Lynn Morley Martin

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Lynn Morley Martin
Lynn Morley Martin.jpg
21st United States Secretary of Labor
In office
February 7, 1991 – January 20, 1993
PresidentGeorge H. W. Bush
Preceded byElizabeth Dole
Succeeded byRobert Reich
Vice Chair of the House Republican Conference
In office
January 3, 1985 – January 3, 1989
LeaderRobert H. Michel
Preceded byJack Edwards
Succeeded byBill McCollum
Member of the U.S. House of Representatives
from Illinois's 16th district
In office
January 3, 1981 – January 3, 1991
Preceded byJohn B. Anderson
Succeeded byJohn W. Cox Jr.
Member of the Illinois Senate
from the 34th district
In office
January 1979 – January 1981
Preceded byVivian Hickey
Succeeded byW. Timothy Simms
Member of the Illinois House of Representatives
from the 34th district
In office
January 1977 – January 1979
Preceded byGuy Stubblefield
Succeeded byJohn W. Hallock, Jr.
Personal details
Judith Lynn Morley

(1939-12-26) December 26, 1939 (age 83)
Evanston, Illinois, U.S.
Political partyRepublican
John Martin
(m. 1960; div. 1978)

(m. 1987)
EducationUniversity of Illinois at Urbana–Champaign (BA)

Lynn Morley Martin (born Judith Lynn Morley; December 26, 1939) is an American businesswoman and former politician who served as the 21st United States secretary of labor from 1991 to 1993, under President George H. W. Bush. A member of the Republican Party, she previously represented Illinois's 16th congressional district in the United States House of Representatives from 1981 to 1991. Before her election to Congress, Martin served in both chambers of Illinois General Assembly; in the State House of Representatives from 1977 to 1979, as well as the State Senate from 1979 to 1980 .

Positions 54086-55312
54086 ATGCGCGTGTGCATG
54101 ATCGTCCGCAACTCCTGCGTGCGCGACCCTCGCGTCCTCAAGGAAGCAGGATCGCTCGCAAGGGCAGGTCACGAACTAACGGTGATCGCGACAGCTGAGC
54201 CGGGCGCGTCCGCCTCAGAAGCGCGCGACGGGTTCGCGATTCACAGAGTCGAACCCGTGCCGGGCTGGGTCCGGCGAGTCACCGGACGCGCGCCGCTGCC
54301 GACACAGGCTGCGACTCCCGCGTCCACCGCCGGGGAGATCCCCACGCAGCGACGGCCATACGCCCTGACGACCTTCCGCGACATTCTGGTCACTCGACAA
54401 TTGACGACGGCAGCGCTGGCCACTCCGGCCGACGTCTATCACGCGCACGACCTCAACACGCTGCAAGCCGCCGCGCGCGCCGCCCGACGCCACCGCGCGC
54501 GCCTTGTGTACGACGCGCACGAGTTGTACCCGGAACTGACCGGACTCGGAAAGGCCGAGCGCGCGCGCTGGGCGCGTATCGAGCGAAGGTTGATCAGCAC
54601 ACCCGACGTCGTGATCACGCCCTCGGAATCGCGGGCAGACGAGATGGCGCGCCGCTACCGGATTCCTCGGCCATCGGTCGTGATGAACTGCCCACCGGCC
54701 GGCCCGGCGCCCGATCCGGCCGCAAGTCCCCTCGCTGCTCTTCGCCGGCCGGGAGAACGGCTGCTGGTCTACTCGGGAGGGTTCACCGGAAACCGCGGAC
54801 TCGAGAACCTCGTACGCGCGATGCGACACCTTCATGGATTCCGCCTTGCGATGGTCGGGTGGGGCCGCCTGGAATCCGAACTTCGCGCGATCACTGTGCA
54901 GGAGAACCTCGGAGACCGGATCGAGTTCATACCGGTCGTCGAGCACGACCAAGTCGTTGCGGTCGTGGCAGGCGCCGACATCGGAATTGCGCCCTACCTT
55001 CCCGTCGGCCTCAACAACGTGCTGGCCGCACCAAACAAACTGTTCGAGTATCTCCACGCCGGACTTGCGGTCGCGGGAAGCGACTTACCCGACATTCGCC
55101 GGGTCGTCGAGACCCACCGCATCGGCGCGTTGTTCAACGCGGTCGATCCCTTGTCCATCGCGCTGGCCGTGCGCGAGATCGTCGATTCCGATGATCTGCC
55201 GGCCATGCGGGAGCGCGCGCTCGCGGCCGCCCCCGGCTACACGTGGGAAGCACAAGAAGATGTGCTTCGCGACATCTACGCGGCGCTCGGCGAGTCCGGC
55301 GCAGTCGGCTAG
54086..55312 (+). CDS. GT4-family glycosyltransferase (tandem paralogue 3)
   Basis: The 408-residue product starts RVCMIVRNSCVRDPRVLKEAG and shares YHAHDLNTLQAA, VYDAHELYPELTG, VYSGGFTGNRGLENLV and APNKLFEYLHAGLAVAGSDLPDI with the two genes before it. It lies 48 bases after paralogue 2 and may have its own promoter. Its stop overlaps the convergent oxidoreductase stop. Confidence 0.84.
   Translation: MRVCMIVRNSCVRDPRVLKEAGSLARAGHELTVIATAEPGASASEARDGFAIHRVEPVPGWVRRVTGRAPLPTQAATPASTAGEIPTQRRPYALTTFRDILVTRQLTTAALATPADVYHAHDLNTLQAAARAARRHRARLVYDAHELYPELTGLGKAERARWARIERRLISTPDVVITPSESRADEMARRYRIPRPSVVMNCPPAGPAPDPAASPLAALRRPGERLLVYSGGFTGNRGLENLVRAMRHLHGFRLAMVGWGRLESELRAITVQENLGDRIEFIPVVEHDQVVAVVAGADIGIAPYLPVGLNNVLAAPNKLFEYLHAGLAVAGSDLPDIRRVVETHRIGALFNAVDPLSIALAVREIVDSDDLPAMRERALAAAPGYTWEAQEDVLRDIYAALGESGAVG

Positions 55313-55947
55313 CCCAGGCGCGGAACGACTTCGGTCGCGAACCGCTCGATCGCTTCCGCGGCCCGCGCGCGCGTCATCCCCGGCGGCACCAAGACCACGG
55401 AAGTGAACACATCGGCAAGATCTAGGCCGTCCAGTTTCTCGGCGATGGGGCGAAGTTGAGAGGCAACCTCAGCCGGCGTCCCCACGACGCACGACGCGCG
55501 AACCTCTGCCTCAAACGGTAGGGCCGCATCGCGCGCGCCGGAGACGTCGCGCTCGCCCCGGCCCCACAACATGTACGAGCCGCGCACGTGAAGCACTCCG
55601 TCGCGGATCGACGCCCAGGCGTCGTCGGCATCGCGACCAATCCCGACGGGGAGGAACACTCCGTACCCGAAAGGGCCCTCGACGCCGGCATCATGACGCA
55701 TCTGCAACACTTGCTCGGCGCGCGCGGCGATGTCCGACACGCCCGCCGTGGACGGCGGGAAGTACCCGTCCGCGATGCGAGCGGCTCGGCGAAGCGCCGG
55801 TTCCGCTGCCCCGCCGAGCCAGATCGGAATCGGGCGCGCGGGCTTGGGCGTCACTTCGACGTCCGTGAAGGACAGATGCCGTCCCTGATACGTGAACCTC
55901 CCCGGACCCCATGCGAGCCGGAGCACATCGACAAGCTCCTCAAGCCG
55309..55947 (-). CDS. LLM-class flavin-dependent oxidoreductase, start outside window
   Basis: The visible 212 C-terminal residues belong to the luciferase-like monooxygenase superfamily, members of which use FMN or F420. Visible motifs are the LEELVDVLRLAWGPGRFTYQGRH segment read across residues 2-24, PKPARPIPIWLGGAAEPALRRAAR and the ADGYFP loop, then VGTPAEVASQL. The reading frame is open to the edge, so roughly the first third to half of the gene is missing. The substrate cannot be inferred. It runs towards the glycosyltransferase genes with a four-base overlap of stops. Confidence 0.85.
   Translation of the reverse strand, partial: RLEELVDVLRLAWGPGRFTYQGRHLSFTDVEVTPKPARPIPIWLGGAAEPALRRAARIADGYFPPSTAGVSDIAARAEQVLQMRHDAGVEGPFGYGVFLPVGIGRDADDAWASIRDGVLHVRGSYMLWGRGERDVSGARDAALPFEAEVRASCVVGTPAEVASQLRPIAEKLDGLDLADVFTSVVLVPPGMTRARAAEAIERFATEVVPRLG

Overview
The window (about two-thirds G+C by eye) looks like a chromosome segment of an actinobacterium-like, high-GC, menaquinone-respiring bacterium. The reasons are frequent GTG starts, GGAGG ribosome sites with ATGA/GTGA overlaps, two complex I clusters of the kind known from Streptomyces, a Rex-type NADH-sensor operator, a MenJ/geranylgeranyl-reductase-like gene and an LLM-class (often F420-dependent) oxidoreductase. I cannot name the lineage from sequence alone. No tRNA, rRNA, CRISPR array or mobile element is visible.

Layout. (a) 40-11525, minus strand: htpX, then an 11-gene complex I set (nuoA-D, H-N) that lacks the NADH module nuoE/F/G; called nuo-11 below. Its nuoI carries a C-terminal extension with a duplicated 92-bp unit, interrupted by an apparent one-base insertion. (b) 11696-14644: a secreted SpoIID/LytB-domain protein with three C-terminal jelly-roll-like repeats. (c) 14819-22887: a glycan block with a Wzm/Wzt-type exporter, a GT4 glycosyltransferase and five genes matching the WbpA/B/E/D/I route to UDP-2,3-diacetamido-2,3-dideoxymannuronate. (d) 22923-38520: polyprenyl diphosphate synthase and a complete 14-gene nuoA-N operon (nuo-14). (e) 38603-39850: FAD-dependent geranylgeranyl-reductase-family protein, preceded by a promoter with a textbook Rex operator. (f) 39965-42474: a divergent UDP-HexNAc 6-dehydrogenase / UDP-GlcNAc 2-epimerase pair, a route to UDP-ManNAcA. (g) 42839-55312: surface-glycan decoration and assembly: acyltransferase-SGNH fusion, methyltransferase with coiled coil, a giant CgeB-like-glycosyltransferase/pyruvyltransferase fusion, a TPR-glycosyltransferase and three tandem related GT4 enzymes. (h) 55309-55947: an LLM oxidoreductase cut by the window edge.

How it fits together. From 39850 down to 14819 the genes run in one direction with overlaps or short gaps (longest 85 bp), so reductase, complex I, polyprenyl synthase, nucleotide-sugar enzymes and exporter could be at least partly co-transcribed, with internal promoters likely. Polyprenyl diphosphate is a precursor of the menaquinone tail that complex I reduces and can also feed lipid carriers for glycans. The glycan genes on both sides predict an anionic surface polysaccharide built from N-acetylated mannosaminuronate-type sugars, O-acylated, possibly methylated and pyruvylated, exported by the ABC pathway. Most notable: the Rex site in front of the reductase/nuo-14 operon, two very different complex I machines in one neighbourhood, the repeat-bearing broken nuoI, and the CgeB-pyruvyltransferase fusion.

Early life and career[edit]

Martin was born in Evanston, Illinois, the daughter of Helen Catherine (Hall) and Lawrence William Morley, an accountant.[1] She attended Taft High School in Chicago from 1952 to 1956. She was later named to Taft's Hall of Fame. In 1960 she graduated from the University of Illinois, where she was a member of the Gamma Phi Beta sorority. After becoming a teacher in the Rockford Public School District, she continued in that job after being elected to public office, serving as a member of the Winnebago County board from 1972 to 1976[2] before being elected to the Illinois House of Representatives (1977–79), Illinois Senate (1979–80), and U.S. House of Representatives (1981–91).

U.S. House of Representatives[edit]

She ran for the House, after Representative John B. Anderson retired to run for president in 1980. She won a competitive four-way Republican primary for the open seat. Martin's ran on a platform that was fiscally conservative, lower taxes and business deregulation, and socially liberal, pro-choice and advocating for the Equal Rights Amendment.

In the U.S. House, she was vice chair of the House Republican Conference.[3] She was the first woman to be elected to a position in the Republican House Leadership.[4] During her time in Congress, Martin served on the Armed Services Committee, the Budget Committee, and the House Rules Committee. Martin earned the nickname "the Axe" for her efforts to reduce spending while serving on the House Budget Committee.[5] On a number of important issues she split with Republicans: arguing for a minimum wage increase, voting to override President Reagan's 1986 veto of a sanctions bill against the apartheid regime in South Africa, joining with Democrats to stiffen punishment for white-collar criminals, and supporting pro-choice legislation.[6]